Digital Medicare card now available through myGov app

A new digital version of the Medicare card scheduled for release today provides an option of adding the digital card to the wallet in your myGov app.

Bill Shorten, the federal minister for government services, is encouraging Australians to adopt the new technology, which comes with extra security features that will make impersonation and fraud extremely difficult.

A digital version of the Medicare card has been available for some time, accessible to those who use the Medicare Express Plus smartphone app. However, that version is nothing more than a screenshot of your physical card, making it possible to duplicate quite easily.

The new myGov app version of the card will sport additional security features, including:

  • an animated hologram to show the card is not a screenshot
  • a QR code that can be scanned to confirm the card is genuine and valid
  • the date and time of when the card was last updated at the bottom of the screen.

Those wanting to access the new digital version of the card will need to do so through the myGov app, which was released last year by Services Australia.

However, the myGov app is used by only about one million Australians, a small fraction of the 19 million Medicare accounts linked to online myGov accounts.

Mr Shorten says that number is growing and is encouraging other Australians to get on board. “Many people use their Medicare card regularly, so adding it to their wallet in the myGov app is a safe and convenient way to keep their personal documents together in one place,” he said.

Mr Shorten stressed the strength of the security features of the app’s wallet. “As with all items in the myGov wallet, the Medicare card has protections against fraud and theft, including a hologram and QR code. The animated hologram shows that the card is not just a screenshot and the QR code can be scanned by health professionals to confirm the card is genuine and valid.”

While conceding that it may take medical service providers some time to adjust their systems to the new technology, Mr Shorten has called on them all to embrace the new digital card as soon as possible.

One of the advantages of the digital version is instantaneous updates when circumstances change. If a person is no longer eligible for Medicare, the card will be automatically removed from their myGov app. And when a person’s Medicare card expires, it will be replaced automatically in their myGov wallet if they are still eligible.

A statement released in December by Services Australia spruiked the myGov’s app as making it easy to access services such as Medicare, Centrelink and Child Support, and promised to “keep adding features and improving the app over time”.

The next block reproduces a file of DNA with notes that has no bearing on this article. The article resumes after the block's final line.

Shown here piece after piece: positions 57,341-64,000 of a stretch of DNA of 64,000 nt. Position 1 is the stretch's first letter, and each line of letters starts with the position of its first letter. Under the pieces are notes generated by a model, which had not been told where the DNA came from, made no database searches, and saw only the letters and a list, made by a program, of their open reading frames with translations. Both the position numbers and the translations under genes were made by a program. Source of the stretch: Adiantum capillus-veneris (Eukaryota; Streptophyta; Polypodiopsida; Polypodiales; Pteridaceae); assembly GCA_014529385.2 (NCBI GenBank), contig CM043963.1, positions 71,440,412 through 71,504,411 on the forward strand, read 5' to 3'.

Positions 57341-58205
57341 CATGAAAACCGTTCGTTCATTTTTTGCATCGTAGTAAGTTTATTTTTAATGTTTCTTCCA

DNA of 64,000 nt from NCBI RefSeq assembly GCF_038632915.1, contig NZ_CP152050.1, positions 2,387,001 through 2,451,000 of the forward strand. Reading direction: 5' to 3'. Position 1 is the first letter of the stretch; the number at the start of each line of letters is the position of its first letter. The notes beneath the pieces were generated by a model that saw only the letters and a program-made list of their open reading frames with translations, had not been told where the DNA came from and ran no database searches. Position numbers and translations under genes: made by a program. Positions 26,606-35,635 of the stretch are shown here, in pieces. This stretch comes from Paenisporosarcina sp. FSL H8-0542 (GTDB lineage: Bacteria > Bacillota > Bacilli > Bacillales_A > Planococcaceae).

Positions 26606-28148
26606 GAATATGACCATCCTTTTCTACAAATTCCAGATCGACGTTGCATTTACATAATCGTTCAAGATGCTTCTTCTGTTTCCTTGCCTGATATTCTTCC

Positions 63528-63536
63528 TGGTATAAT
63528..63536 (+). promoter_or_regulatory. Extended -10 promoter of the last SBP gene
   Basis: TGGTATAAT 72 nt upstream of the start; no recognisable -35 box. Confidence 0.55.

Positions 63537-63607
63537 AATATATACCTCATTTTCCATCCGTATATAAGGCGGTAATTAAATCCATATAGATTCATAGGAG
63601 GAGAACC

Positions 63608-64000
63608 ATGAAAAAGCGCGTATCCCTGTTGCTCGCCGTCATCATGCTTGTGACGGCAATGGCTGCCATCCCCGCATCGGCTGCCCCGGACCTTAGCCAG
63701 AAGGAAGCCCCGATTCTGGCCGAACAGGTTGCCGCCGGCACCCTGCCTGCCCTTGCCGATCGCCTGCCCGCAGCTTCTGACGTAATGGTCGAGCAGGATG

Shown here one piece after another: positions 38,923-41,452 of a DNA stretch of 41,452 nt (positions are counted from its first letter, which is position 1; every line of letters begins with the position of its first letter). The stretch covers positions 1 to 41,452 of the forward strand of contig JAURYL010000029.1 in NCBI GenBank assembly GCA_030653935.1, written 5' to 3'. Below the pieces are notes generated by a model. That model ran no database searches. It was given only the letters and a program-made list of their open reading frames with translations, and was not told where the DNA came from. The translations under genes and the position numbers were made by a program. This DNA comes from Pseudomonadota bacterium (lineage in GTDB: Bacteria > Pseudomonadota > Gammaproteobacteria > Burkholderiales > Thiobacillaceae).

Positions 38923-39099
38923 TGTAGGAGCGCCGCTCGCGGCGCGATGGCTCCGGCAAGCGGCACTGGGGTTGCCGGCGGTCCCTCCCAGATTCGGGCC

One thing the statement does not clarify is what this means for other government apps such as Centrelink Express Plus and Medicare Express Plus. Are all the features of those two apps available through the myGov app?

That would certainly make sense, and would mean only requiring a single app on your phone, rather than three, to deal with the various agencies. But a quick online search does not appear to provide the answers to that question.

The digital Medicare card on the myGov app appears to be a step in the right direction, but clearer communication from the government about how best to use their apps would perhaps be an even bigger step.

Have you downloaded the myGov app? Are you likely to do so? Why not share your thoughts in the comments section below?

Also read: New myGov app a ‘quantum leap’ for government services

Andrew Gigacz
Andrew Gigacz
Andrew has developed knowledge of the retirement landscape, including retirement income and government entitlements, as well as issues affecting older Australians moving into or living in retirement. He's an accomplished writer with a passion for health and human stories.


  1. You know not everyone is computer literate and I count myself among these people. I would much rather talk face to face with a human being or receive news of an alteration to my pension via a letter. We don’t all have adult children who can assist us with these matters but we’re the forgotten few. Move with the times or else seems to be the mantra these days. 🦋

    • It won’ hurt to move with the times! It keeps one mind active and it makes it so easier to communicate with your children. Initially one had also to cope with using one’s microwave, smart tv, mobile phone, gps, modern vehicles. etc.

  2. Well I’ve been trying to input my licence details and even though they have been correctly input I continue to be told that the info on my licence doesn’t match the recorded info on file.
    Also found it hopeless to get through to the phone number listed “as we are experiencing a high level of calls…. etc etc”
    Looks like they have copied Centre Links model….

    Will wait some time before trying again.

  3. As far as I am concerned the more of our information that is digitalized the more chance there is of it being misused. Who knows exactly who can get access to our information and not only by being hacked so I do NOT intend to digitalize anything I am nor forced to.

  4. I am another person who sees problems with the digitised world. In fact I received 2 scam emails and a scam text this morning. I was awake up to 2 of them but fell for the third which was about a refund from Medicare. As a consequence I have now spent an hour on the phone contacting the myGov help desk and my bank to arrange a new card. Many people may be embracing this world of technology but my preference is and always will be cash, and dealing with people either face to face or via the phone. Technology is not always what it is cracked up to be, be careful everyone!

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